The Athenian library, or A universal entertainment for the lovers of novelty. : Containing six thousand essays both in prose and verse, upon such nice and curious points in divinity, history, philosophy, &c. as were never handled before, and are thus entitled, viz. 1. The lost rib restor'd, or An essay attempting to prove that the relation between man and wife is not dissolv'd by death but abides for ever; and that those virgins who dye unmarry'd are yet related to husbands, and will be united to 'em in the other world. 2. The progressive knowledge of the saints in heaven. (by intuition, revelation, and otherwise) or an essay proving that the blessed above will be eternally making new discoveries of their happiness. 3. Female courtship, or The honesty, necessity, and modesty, of changing the old custom of the men's first courting the women, into the women's first courting the men, (as discover'd by the virgins in a complaint to the batchelors of their backwardness in making love, and) publish'd that sorrowful widdows may no longer be forced to spin out miserable lives on earth for want of husbands, or any virgin dye that despisable wretch an old maid. 4. An essay in praise of poverty, or A paradox proving he is the happiest man that has neither money nor friend, as 'twas sent in a letter to an honourable lady to quiet her mind under the loss of all earthly enjoyments, with her ladyship's answer, greatly approving this new and surprizing notion. 5. The wedding night, or A modest essay upon the loss of a maidenhead, (occasion'd by Mr. Dunton's good luck in marrying a pure virgin) in which is discover'd with what caution and decency a young and unexperienced couple should act, that they might not exceed that chaste and lawful use of the marriage-bed; the whole essay divided into three parts, and publish'd to promote chastity in that state of life, wherin men and women (if they first say grace) think they may fall to as they please. These five essays (with 5995 novelties more that are to compleat this Athenian Library) contain whatever new and curious thoughts may shew us our mental errours, reform our morals, and prepare us for a future state. Part I. Written by Mr. John Dunton, the first projector and author of The Athenian oracle, a work resolving all nice and curious questions, concealing the querists, and dedicated to his honoured friends and brethren those sons of the clergy that lately presented a petition to His Majesty, proving 'tis a national complaint that the author of these new speculations has gone ten years unrewarded, for his early, bold, and successful discoveries of Oxford's and Bolingbroke's plot to restore the pretender, entitled, Neck or nothing, for which six warrants were issued out for seizing the author, by the principal secretary of state, (electronic resource)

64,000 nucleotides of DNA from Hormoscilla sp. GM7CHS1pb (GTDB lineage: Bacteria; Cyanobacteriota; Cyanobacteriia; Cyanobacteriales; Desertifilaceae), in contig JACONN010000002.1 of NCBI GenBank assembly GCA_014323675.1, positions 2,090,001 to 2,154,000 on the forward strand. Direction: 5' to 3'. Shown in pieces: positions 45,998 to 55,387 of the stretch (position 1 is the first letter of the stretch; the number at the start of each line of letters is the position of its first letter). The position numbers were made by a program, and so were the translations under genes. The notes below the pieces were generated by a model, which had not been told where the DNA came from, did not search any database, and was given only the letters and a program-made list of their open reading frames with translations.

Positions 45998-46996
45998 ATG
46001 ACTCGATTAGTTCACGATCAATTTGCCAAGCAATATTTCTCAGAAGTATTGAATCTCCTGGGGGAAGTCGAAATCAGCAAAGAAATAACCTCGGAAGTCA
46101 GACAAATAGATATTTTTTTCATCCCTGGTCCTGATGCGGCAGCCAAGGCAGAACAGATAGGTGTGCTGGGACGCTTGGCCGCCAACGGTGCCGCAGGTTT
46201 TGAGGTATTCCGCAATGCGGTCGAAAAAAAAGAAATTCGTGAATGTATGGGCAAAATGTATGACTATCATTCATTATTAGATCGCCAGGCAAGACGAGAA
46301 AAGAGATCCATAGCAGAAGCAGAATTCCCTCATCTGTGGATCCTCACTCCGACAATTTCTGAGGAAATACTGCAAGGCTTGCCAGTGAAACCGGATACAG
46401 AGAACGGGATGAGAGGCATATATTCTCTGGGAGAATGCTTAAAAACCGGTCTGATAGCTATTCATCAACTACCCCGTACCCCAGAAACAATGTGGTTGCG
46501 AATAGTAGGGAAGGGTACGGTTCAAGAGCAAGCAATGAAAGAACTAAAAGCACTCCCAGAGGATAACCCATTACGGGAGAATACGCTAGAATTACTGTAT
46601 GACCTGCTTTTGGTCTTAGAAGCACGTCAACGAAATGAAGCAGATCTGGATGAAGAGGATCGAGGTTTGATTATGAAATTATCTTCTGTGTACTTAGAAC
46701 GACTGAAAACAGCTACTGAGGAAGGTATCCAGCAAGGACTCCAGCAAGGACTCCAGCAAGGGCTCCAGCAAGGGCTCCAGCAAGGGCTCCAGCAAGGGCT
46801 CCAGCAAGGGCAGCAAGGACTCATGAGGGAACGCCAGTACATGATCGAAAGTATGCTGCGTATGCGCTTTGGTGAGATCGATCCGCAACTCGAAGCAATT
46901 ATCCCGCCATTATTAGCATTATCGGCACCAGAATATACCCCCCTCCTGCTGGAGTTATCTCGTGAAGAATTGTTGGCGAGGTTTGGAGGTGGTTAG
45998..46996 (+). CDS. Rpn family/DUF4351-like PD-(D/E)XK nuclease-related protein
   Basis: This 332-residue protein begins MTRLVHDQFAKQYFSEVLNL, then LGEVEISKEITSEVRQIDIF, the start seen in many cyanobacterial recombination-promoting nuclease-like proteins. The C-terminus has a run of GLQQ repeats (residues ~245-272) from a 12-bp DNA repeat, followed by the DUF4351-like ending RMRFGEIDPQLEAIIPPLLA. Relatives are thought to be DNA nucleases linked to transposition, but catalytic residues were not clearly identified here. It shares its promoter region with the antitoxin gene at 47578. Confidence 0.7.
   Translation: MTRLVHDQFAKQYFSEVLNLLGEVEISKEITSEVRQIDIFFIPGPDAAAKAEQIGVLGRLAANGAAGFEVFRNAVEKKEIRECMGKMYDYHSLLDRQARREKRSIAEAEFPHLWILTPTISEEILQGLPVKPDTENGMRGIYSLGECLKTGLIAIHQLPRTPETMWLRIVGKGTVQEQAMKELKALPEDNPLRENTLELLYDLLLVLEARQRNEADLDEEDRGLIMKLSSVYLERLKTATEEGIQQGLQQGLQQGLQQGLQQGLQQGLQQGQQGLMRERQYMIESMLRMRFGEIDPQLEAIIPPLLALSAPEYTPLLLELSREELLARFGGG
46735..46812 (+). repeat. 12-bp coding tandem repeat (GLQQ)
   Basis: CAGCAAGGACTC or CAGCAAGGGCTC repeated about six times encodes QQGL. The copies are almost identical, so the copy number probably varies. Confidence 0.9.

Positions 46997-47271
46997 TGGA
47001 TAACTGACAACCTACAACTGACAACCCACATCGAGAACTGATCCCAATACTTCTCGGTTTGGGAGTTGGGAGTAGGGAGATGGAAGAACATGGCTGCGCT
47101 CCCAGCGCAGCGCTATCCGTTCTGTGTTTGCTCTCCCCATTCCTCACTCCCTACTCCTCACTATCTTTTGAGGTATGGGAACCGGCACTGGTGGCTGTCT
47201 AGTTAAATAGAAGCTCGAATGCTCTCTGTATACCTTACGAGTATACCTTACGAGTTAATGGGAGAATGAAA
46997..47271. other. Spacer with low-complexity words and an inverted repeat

Publication
Note
  • Anonymous. By John Dunton
  • This work is referred to in his 'Mordecai's last shift, ... being proposals for printing by subscription ... The Athenian library ... Written by Mr. John Dunton', London, 1717
  • Drop-head title
  • With a final advertisement leaf
  • Price on title page: Price 1s. 6d
  • Reproduction of original from Bodleian Library (Oxford)
Control code
ESTCT225175
Dimensions
80.
Dimensions
unknown
Extent
[8],70,[2]pages
Form of item
electronic
Reformatting quality
not applicable
Reproduction note
Electronic reproduction.
Specific material designation
remote
System control number
  • (Uk-ES)006319570
  • (Uk-ES)006319570